At present four major strategies exist for organic coating approaches: immobilization of extra cellular matrix (ECM) proteins (collagen, etc.) or peptide sequences as modulators for bone cell adhesion, deposition of cell signaling agents (bone growth factors) to trigger new bone formation, immobilization of DNA for structural reinforcement and enzyme-modified Ti surfaces for enhanced bone mineralization (de Jonge et al., 2008).

The cell membrane receptor family of integrins is involved in cell adhesion to ECM proteins. These integrins bind to specific amino acid sequences within ECM molecules, in particular to RGD (arginine-glycine-aspartic) sequence. For this reason the most commonly used peptide sequence for surface modification is the above mentioned cell adhesion motive (Ferris et al, 1999; Schliephake et al, 2005).

The structural properties of DNA show high potential for application as biomaterial coating, regardless of its genetic information. Additionally, DNA can be used as a drug delivery system since its functional groups allow incorporation of growth factors. The studies of Beucken et al., 2007 proved that DNA-based coatings improved the deposition of CaP (van der Beucken et al., 2007).

A relatively new approach for surface modification is the enzyme-modified titanium surface to enhance bone mineralization along the implant surface. Especially, the enzyme alkaline phosphatase (AP) is known to increase the local concentration of inorganic phosphate, and to decrease the concentration of extracellular pyrophosphate, a potent inhibitor of mineralization (Golub & Boesze-Battaglia, 2007).

In the last decade another viable bio-mimetic strategy appeared, the organic-inorganic composite coatings. These mimic the bone structure, which is composed of an organic matrix (90% of which are collagenous proteins) and an inorganic CaP phase. Collagen-CaP (Morra et al., 2003), growth-factor-CaP (Liu et al., 2007) and polyelectrolyte multilayers-CaP (Sikirić et al., 2008) composite coatings were developed until now with promising in vitro and in vivo experimental results.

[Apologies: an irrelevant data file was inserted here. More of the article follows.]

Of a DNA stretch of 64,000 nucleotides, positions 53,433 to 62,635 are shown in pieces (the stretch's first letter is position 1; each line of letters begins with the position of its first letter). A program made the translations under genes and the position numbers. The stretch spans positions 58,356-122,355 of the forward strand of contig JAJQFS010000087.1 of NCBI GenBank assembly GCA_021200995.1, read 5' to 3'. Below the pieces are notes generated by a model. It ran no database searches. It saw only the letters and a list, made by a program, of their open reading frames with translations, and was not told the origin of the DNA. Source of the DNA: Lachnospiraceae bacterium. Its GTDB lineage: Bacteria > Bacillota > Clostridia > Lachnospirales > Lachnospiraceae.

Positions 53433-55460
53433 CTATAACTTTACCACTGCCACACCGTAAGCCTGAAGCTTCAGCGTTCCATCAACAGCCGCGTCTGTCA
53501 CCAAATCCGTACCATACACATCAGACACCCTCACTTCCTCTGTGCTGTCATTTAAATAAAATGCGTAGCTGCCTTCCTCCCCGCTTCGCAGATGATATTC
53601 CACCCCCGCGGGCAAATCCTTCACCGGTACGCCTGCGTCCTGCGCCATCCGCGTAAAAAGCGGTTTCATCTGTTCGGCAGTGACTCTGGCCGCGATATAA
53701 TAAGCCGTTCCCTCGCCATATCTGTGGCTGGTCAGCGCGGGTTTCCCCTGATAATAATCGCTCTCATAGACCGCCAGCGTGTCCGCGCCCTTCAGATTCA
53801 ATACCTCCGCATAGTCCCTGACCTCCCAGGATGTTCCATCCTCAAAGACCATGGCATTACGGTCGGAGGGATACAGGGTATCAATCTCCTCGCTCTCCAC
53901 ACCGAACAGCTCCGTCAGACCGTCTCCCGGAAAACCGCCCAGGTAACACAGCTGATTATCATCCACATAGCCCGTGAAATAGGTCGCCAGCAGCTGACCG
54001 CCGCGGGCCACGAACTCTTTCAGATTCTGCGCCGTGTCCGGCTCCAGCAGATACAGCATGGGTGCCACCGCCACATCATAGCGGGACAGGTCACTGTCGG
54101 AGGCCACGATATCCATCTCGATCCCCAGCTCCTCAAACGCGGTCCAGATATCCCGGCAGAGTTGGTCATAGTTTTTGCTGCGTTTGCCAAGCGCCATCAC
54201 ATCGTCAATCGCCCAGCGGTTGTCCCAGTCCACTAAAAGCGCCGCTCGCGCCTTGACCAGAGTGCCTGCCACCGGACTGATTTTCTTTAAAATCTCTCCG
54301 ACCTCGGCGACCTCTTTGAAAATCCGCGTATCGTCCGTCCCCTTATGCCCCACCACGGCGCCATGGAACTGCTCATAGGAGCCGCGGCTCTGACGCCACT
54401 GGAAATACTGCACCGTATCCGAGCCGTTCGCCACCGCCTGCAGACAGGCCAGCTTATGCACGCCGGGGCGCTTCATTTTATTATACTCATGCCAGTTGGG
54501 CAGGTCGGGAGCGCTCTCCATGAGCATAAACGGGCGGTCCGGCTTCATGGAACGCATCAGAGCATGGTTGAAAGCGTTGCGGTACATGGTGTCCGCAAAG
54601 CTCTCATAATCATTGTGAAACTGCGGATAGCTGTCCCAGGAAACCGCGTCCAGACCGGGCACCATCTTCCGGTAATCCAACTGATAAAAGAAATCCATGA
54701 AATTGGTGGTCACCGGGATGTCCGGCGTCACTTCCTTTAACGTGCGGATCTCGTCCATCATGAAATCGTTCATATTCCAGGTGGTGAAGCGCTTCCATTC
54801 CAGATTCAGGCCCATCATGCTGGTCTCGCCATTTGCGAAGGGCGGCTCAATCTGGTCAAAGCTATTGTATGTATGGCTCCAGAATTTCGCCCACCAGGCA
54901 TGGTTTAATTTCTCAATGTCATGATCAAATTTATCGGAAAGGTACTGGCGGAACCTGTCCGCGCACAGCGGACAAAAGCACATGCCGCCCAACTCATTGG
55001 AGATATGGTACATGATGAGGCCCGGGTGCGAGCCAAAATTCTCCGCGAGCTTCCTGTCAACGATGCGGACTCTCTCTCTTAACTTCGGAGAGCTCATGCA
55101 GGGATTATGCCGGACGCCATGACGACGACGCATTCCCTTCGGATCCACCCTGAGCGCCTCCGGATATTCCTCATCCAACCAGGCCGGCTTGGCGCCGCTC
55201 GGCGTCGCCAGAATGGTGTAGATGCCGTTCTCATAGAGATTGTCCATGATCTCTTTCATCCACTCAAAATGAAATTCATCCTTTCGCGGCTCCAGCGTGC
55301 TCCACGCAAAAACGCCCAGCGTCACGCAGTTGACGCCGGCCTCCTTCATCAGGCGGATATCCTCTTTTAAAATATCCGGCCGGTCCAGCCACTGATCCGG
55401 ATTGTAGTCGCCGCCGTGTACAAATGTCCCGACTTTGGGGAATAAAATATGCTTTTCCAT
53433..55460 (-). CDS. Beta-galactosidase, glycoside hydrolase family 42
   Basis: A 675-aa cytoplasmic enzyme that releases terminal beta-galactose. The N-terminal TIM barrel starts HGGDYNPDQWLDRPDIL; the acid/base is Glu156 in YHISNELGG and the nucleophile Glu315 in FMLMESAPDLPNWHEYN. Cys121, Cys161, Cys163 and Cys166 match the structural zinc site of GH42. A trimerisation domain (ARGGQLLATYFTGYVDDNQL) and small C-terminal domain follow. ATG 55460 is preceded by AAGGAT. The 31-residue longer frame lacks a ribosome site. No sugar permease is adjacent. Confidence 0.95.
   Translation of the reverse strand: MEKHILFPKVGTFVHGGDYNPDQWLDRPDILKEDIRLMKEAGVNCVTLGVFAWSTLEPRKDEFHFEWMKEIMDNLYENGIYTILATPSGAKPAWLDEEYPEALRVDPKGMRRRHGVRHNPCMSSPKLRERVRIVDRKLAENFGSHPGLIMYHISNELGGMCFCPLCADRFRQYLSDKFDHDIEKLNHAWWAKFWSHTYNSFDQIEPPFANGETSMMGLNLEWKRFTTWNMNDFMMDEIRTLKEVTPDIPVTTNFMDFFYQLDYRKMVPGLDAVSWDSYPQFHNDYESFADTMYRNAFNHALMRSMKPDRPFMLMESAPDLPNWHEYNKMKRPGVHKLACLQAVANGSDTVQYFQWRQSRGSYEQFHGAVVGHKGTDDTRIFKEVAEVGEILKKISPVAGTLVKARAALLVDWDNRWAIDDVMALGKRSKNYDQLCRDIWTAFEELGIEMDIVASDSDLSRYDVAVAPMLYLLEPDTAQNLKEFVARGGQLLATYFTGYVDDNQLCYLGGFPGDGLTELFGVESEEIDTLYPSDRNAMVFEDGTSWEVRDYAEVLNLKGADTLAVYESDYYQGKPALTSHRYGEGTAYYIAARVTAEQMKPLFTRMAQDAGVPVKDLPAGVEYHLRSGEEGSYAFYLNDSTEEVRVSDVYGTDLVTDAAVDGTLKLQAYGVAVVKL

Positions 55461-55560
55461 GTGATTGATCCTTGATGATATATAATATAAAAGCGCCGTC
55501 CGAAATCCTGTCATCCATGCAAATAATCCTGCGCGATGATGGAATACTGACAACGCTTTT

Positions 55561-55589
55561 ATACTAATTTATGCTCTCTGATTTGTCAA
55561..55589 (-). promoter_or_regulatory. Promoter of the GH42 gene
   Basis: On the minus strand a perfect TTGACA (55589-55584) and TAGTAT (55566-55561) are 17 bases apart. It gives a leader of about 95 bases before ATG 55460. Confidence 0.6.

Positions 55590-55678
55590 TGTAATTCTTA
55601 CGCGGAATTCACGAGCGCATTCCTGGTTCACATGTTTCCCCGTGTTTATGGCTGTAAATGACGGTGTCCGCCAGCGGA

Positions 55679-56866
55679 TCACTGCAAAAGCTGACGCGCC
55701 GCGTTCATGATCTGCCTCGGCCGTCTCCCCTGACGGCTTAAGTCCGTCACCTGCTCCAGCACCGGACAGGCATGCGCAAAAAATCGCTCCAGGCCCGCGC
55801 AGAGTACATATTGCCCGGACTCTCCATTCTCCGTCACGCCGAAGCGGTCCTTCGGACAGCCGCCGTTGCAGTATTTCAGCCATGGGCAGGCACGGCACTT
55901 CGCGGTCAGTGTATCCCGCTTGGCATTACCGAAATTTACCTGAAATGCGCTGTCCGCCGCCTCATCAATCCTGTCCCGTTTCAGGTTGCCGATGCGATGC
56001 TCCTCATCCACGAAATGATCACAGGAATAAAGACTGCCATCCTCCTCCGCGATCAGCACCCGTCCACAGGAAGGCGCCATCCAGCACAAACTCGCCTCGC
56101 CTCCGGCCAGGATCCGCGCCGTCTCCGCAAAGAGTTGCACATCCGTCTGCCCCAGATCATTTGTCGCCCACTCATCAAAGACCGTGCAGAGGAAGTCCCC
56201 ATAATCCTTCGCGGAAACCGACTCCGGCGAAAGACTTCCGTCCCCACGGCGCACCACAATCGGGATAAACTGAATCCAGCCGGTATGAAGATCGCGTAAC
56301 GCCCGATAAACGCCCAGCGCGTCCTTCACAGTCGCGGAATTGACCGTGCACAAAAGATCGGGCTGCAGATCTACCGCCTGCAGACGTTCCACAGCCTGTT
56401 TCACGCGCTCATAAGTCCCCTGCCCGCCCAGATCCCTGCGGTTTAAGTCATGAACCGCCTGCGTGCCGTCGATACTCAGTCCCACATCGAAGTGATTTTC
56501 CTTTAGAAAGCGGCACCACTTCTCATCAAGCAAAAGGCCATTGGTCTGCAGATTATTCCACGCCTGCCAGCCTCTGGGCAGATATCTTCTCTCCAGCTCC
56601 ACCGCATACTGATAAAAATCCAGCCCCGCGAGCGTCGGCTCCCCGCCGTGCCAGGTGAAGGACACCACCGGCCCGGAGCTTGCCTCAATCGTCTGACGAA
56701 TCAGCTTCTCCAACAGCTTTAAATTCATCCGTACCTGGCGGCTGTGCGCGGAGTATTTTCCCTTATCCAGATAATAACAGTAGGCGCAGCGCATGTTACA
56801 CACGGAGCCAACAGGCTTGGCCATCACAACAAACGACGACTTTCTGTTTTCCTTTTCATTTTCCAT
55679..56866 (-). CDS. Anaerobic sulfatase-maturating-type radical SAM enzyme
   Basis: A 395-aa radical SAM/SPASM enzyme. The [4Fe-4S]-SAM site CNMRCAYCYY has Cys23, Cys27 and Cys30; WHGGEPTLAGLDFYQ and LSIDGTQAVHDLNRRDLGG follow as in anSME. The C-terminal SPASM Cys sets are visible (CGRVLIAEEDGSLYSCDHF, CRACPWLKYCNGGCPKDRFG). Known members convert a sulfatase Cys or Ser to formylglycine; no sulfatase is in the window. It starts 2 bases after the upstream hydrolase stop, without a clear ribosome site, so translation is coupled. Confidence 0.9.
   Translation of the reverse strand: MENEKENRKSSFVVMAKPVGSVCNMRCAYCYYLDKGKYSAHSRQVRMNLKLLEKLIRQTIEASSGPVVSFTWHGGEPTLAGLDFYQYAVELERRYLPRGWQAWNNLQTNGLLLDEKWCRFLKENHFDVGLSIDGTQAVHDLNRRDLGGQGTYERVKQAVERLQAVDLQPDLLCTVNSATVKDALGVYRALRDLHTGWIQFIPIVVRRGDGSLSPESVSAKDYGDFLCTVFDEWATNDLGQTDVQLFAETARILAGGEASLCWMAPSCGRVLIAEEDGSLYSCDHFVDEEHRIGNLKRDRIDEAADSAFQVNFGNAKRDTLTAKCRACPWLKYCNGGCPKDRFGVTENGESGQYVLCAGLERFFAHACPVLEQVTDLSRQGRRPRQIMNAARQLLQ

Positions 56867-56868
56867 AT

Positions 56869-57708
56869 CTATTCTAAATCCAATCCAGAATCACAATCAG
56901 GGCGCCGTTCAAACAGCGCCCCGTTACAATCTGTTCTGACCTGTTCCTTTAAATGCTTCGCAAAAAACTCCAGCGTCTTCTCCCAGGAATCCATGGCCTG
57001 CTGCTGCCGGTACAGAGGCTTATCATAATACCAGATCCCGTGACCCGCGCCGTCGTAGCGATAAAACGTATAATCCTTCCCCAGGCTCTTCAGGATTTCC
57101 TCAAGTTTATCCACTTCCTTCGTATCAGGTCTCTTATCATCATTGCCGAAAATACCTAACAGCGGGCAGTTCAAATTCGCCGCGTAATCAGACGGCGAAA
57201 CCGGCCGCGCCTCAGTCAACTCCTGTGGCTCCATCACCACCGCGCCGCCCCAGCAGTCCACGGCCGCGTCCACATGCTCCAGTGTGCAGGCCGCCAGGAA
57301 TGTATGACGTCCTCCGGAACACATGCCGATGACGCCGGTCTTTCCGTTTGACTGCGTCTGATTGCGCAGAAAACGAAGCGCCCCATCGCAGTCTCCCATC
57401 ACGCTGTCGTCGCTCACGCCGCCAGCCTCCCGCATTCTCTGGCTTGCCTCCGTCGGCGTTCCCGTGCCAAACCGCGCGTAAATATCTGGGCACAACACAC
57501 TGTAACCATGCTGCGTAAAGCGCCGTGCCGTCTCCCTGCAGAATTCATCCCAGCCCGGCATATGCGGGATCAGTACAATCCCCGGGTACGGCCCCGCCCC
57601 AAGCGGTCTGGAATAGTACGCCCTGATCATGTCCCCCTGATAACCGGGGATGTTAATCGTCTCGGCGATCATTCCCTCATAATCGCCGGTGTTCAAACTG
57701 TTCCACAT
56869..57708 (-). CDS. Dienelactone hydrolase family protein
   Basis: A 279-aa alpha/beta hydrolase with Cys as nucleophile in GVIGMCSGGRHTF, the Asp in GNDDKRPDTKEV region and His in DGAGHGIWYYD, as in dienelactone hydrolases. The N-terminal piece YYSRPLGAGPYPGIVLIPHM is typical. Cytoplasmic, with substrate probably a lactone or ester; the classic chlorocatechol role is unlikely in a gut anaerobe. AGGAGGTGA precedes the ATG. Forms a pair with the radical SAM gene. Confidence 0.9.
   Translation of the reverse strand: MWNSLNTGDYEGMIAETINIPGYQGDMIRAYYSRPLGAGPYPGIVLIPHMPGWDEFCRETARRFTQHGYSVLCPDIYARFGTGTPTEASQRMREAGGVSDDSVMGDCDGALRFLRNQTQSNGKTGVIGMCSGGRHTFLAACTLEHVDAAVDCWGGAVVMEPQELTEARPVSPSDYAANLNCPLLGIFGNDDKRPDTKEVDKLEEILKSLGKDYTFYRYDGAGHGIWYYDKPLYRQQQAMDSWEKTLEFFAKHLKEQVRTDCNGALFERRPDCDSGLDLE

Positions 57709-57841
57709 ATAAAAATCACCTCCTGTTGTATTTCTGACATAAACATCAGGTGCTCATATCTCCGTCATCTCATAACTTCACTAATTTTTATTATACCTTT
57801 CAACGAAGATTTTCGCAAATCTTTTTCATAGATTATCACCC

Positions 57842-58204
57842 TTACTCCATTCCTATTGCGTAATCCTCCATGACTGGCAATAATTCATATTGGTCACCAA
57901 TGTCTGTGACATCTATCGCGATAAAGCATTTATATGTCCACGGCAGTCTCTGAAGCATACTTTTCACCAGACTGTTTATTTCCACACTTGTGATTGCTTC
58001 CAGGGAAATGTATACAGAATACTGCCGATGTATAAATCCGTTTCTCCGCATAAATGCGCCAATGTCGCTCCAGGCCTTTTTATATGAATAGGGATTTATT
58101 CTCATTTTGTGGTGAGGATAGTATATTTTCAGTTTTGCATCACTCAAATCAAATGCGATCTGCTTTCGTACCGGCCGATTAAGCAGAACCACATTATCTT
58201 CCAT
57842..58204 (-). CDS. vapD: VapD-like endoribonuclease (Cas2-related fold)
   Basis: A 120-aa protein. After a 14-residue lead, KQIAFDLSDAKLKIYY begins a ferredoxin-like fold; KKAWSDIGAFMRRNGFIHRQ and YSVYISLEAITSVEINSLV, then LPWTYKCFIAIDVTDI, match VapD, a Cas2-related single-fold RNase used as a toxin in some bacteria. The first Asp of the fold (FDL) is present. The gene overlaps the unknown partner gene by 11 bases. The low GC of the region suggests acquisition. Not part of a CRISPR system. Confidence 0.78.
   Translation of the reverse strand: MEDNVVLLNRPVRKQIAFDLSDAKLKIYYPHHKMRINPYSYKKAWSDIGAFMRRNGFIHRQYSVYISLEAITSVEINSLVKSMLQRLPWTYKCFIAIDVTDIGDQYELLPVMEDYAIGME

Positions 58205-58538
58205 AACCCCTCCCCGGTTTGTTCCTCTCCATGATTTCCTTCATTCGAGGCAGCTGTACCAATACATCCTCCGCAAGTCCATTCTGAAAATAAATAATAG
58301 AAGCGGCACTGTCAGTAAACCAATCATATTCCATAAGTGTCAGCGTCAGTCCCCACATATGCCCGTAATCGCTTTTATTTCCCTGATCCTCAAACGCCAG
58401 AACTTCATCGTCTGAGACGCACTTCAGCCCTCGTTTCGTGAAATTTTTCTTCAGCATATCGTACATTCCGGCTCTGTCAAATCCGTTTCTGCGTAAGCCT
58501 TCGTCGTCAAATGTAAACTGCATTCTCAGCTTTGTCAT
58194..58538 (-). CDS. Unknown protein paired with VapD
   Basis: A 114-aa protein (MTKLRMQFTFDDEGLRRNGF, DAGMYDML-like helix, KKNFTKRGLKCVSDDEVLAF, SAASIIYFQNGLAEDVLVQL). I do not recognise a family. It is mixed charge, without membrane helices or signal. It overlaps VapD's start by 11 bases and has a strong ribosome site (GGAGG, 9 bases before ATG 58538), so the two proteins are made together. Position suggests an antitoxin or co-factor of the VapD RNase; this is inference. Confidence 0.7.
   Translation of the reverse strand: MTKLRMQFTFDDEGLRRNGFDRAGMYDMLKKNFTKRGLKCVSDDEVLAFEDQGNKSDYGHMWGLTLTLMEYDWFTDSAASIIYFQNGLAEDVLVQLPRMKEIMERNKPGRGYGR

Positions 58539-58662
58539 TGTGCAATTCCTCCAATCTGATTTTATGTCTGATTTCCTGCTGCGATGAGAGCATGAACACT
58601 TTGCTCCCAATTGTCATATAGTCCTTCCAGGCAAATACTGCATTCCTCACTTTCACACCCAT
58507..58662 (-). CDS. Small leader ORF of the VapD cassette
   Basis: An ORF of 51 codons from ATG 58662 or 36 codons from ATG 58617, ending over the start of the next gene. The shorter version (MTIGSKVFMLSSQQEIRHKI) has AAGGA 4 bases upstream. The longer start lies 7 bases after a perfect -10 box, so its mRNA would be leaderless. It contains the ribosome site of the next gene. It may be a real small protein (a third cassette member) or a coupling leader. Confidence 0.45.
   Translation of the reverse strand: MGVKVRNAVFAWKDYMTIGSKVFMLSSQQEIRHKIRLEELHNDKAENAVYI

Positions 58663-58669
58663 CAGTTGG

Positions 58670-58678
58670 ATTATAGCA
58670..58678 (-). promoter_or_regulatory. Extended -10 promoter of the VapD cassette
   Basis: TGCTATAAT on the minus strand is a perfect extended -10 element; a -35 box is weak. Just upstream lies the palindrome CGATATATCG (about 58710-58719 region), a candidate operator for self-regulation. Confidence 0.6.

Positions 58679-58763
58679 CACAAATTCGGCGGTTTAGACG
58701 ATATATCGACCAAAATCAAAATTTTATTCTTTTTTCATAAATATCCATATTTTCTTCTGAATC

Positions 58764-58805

As in the case of physicochemical surface modifications, many of the biochemical methods described above are in experimental stage yet and their in vivo or clinical studies are still ahead.


3. Impact of fluoride on surfaces of titanium implants or other dental devices

Endosseous dental implants and surgical implants for fixating or replacing hard tissue are made from ‘‘commercially pure’’ Ti (CP Ti) and the most common Ti alloy, Ti6Al4V (Mändl et al., 2005; Park & Kim, 2000 ). Ti is also used in prosthetic dentistry to manufacture crowns and multiple-unit fixed restorations (Huget, 2002; Wang & Fenton, 1996), and in orthodontic dentistry to produce Ti brackets (Harzer et al., 2001).

Dental arch wires and orthopedic braces are usually made from the special TiNi shape memory alloy (Mändl et al., 2005; Park & Kim, 2000 ).

Ti and its alloys are resistant to corrosion because of the formation of an insoluble TiO2 layer on the surface, as described earlier. Oxidative agents are well known to exert a corrosive effect on the alloys used in dentistry, with the exceptions of Ti and other bioinert materials. Indeed, oxidative processes can thicken and condense the TiO2 layer on the surface, improving the corrosion stability of the underlying Ti. On the other hand, reductive agents, such as fluoride (F¯), may have the opposite effect and attack this layer. Strietzel et al., demonstrated that Ti ion release was enhanced in the presence of F¯, and this effect was even further accelerated at low pH (Strietzel et al., 1998). High F¯ concentrations and an acidic pH are known to impair the corrosion resistance of Ti (Toumelin-Chemla et al., 1996), and as a result crevice and pitting corrosion occur (Reclaru & Meyer, 1998; Schiff, et al., 2002).

Patients regularly use different oral care products containing F¯, such as toothpastes, rinsing solutions, or prophylactic gels. The Ti alloys applied in the form of orthodontic wire (Huang, 2007; Walker et al., 2005) or as the framework of a prosthesis, therefore come into contact with a wide range of preventive agents and these F¯-containing materials can attack the surface of Ti (Boere, 1995; Siirilä & Könönen, 1991).

SEM investigations have revealed that topical F¯ solutions can cause stress corrosion cracking on CP Ti (Könönen et al., 1995) Galvanic corrosion has been reported to occur between orthodontic wires and brackets (NiTi and CuNiTi) immersed in fluoride mouthwashes (Schiff et al., 2006).

Such corrosion has two undesirable consequences: the mechanical performance of the wire-bracket system deteriorates, and the risk of local Ni2+ release is increased.

Moreover, such F¯-containing agents may come into contact with the neck part of dental Ti implants, which may extend into the oral cavity (Fig. 3). The long-term success of dental implants depends to a large extent on the gingival attachment to the neck of an implant. This mucosal seal ensures protection against bacterial attack and other injurious effects exerted by the oral environment. The epithelial attachment (junctional epithelium) may be anchored onto a rough or a smooth surface by hemidesmosomes through a preformed glycoprotein layer. A rough surface is more favorable for the plaque accumulation in the peri-implant crevices of the gingiva, which is an undesired effect in this very sensitive region of the implant. Accordingly, to avoid pathogenic plaque accumulation, the neck of an implant must be polished (Bollen et al., 1996; Vogel, 1999). From this respect, it is easy to realize the great importance of the maintenance of the continuity of these surfaces.